Here were thirteen crucial months within which The Liverpool and London and Globe suffered losses totalling nearly five million dollars, caused by the Chicago fire and the Boston fire, plus the ordinary losses of that period. All of these losses were paid as adjusted, promptly and without discount.

The San Francisco Tragedy

WHEN San Francisco was singled out by the elements as the scene of a great tragedy, The Liverpool and London and Globe was again permitted to draw vigorously upon its reserves in an hour of extraordinary need.

The disaster, which occurred in April, 1906, destroyed almost the entire city, and was followed by a fire that lasted for three days and caused the loss of 1,500 lives, with an estimated damage to property of half a billion dollars.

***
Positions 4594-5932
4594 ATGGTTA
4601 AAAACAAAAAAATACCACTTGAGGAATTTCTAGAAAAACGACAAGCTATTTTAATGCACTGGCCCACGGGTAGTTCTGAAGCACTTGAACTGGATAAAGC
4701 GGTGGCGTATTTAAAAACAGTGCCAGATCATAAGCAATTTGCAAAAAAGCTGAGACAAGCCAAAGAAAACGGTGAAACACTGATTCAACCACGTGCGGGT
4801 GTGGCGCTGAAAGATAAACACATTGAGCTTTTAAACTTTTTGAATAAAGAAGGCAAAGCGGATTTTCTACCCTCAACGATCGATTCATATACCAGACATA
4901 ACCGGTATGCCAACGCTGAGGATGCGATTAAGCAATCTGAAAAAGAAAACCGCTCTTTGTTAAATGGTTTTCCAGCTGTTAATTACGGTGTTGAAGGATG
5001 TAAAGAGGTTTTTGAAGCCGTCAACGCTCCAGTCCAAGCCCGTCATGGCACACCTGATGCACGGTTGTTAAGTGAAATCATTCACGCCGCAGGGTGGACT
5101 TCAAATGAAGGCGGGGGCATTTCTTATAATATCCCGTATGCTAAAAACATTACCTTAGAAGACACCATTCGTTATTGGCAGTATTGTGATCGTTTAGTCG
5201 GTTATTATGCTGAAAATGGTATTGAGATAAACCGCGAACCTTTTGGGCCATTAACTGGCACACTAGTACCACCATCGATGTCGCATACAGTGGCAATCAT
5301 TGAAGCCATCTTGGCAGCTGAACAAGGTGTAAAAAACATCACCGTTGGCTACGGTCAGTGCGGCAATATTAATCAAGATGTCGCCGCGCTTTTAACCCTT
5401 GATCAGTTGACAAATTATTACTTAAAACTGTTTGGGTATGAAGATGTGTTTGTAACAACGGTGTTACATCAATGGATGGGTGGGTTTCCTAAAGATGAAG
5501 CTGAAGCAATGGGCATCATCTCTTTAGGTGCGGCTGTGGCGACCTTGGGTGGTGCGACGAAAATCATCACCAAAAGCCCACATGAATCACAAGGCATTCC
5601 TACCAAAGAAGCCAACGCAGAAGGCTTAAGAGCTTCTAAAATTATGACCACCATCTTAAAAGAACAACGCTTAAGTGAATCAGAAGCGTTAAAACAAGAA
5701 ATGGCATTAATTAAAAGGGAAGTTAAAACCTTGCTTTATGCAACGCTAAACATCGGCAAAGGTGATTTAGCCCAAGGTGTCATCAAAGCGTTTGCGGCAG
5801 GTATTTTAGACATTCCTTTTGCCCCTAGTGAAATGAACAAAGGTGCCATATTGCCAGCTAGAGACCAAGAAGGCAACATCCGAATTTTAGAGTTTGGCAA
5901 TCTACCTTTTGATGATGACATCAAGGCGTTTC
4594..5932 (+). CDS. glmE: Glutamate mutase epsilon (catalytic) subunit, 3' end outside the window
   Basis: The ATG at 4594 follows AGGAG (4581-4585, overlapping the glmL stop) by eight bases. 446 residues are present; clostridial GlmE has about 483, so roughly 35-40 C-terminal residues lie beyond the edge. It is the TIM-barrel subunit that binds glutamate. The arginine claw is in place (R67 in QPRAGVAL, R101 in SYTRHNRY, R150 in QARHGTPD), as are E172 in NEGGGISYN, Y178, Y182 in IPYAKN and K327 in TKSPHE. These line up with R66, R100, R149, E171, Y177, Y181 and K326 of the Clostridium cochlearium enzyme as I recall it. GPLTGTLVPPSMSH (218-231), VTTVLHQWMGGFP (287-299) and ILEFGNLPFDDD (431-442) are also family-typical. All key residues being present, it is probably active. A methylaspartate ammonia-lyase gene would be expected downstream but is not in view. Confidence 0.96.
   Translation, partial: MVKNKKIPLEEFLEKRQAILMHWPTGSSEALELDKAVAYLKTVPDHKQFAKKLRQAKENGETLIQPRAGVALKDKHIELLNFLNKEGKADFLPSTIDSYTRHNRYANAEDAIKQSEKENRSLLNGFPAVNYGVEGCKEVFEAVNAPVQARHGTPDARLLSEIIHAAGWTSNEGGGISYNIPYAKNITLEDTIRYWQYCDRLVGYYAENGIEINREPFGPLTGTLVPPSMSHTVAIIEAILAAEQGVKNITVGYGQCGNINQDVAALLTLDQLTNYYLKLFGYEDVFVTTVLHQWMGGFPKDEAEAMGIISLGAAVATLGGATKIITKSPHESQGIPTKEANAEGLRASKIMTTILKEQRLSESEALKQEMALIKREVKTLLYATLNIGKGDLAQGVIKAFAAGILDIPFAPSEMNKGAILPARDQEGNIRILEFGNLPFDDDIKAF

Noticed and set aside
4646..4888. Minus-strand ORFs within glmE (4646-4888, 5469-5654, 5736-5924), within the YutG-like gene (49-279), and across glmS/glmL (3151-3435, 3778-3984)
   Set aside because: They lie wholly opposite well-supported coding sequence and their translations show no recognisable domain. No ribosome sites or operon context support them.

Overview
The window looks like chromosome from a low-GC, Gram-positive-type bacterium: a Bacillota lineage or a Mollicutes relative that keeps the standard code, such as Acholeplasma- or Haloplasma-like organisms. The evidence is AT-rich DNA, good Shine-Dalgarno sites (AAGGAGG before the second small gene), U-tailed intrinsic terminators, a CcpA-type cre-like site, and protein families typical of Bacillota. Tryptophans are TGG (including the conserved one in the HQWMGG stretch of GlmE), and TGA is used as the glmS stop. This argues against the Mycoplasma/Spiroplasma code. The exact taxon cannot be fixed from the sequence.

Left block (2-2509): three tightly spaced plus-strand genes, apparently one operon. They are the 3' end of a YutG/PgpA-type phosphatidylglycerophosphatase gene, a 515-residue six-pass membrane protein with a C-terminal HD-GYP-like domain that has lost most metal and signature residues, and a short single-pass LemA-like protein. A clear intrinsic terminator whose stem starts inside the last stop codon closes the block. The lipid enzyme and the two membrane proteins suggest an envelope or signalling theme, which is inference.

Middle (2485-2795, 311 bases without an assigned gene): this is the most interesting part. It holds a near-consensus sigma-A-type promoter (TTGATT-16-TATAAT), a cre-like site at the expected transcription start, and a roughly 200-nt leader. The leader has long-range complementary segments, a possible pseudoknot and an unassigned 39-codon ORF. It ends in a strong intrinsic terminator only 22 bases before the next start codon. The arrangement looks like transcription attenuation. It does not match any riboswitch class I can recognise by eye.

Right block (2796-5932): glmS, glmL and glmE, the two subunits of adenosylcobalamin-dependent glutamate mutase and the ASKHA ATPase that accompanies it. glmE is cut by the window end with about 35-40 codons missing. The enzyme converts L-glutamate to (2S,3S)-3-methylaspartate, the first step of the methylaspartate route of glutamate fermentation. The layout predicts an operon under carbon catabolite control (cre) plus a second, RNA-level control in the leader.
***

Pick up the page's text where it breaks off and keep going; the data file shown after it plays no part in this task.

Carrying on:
San Francisco, practically the product of the gold boom which began in 1848, was thus helped back on her feet by the insurance company which began its career in the United States in identically the same year. From an even start, the one had grown into a great city and the other into the business partner of towns and cities throughout the nation.

Such was the havoc caused by this disaster, and in the sudden face of those terrific losses, it is not to be wondered at that delays in the settlement of claims were almost universal. About $235,000,000 of insurance was involved, and this was carried in some 230 companies.

Of the 230 insurance companies involved in the San Francisco tragedy, it may be noted that only five companies paid all claims in full upon adjustment, without cash discount, except a few whose losses were nominal. One of these five companies was The Liverpool and London and Globe.

Standing in the background, but ever in readiness to act in its appointed capacity if and when the moment came, The Liverpool and London and Globe Insurance Co. was ready when San Francisco’s evil hour struck.

The Morale World